Ice terminator is the world’s most complex character ever written. More complex than John Nash from a beautiful mind. In A Beautiful Mind, John Nash copes with his sadness with the help of mathematics. In Batman and Robin, the Ice Terminator uses ice puns to not melt his icy heart. After his wife is suffering from some Irish Syndrome (which I feel like only happens after drinking their beer), our Ice Man starts curing her and suddenly meets with an accident. However, unlike the terminator, he falls in cold lava and lo and behold the Ice Terminator. (Is this much ice okay for the recognition, Google?)

Now people can say whatever they want to about the film, but I feel like George Clooney is the perfect casting for Bruce Wayne. However, I feel like the producers felt like he wasn’t even fit to play Batman. Let me elaborate, the most iconic dialogue of the caped crusader is his introduction. He uses it with great levels of intimidation. It’s probably as iconic as James Bond’s introduction and the, “We are gonna need a bigger boat” line. But the moment we hear Clooney say, “I am Batman”, we have Arnold in the frame who, I guess after reading the previous rant you would know, is not the fucking Batman. I just feel like the producers wanted to jizz off to Arnold, so they put him in all the iconic shots where, you know, he wasn’t even supposed to be. They were so obsessed with him that back then if I pitched the idea of the movie Locke starring Arnold Schwarzenegger, I am pretty sure I wouldn’t be writing this review on an Acer laptop, but would rather be in a mansion and living the Shah Rukh Khan life in Om Shaanti Om, or his life in general.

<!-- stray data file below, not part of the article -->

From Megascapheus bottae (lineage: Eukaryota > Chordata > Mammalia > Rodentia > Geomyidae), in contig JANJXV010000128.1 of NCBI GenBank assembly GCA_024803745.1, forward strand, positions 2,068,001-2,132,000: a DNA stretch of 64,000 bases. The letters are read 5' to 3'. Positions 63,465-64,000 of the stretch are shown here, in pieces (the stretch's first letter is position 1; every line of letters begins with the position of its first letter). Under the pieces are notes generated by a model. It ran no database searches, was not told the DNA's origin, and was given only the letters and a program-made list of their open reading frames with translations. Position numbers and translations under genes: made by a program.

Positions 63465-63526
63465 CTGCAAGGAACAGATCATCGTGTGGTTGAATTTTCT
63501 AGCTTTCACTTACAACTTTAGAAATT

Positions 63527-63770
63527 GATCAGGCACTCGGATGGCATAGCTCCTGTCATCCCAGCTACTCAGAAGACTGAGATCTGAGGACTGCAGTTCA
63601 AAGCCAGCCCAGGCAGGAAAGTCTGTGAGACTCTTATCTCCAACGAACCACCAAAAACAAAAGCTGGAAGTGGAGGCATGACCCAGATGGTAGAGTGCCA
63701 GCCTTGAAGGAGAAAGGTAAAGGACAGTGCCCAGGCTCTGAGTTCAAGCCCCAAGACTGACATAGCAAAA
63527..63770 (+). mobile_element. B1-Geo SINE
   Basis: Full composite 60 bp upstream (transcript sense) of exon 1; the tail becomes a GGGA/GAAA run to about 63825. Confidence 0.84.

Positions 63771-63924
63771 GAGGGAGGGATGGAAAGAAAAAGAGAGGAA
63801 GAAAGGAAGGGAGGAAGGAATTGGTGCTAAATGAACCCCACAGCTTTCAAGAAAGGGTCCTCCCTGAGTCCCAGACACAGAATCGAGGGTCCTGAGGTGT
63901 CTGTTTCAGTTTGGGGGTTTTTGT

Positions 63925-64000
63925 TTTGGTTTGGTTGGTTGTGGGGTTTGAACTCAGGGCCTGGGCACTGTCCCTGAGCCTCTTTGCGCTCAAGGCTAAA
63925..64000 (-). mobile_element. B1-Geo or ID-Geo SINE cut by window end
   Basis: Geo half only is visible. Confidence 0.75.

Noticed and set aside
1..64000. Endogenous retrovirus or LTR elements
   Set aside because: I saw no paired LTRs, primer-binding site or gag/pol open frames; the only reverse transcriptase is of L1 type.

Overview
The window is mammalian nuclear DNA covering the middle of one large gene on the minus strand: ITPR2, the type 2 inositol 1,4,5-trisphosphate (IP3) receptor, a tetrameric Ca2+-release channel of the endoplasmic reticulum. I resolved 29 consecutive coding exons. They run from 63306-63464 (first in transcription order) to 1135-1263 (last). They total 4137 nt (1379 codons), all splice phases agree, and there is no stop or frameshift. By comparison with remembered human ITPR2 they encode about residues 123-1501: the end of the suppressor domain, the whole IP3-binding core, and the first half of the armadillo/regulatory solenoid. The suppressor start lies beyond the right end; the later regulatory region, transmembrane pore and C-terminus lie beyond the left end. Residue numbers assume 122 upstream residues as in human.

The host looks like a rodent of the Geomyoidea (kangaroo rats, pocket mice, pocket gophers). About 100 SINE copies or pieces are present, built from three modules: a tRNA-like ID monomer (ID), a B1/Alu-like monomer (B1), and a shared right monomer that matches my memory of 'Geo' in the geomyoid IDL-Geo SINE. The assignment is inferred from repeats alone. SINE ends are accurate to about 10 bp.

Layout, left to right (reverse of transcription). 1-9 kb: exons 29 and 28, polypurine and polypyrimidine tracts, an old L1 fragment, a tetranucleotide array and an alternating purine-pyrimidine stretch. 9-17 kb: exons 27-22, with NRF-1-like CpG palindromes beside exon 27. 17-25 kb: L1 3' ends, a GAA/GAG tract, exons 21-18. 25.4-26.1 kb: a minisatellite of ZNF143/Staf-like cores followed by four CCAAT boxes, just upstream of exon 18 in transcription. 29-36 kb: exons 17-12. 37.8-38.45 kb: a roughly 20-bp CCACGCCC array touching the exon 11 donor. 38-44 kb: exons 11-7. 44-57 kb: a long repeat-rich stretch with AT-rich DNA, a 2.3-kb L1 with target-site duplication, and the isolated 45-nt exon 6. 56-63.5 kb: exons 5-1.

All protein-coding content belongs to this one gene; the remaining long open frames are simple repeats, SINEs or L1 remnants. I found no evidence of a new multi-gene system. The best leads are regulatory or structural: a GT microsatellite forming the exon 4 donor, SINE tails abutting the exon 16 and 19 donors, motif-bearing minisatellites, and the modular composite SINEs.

And don’t get me wrong. I am one of the biggest Arnold fans out there. It’s just a tad bit disappointing that after doing several classics he ended up doing this and ever since this film he has hardly done any concepts that he became famous for. Also, they used George Clooney very poorly. From his, “I am Batman” to “I trust you, Alfred” all looked like a courtesy lick.

Remember the complex character Bane from The Dark knight Rises? Remember how he meant something? Remember how for a short period of time we rooted for him? Remember how broke the soul of Batman? Well fuck that, cos this is a dumbed-down version of Bane which could’ve easily Given George Lucas the idea of Jar Jar Binks or Ang Lee the idea of Hulk, or Imtiaz Ali the Idea of Love Aaj Kal 2 ( yes I am going to use the number 2, its not anything like the first).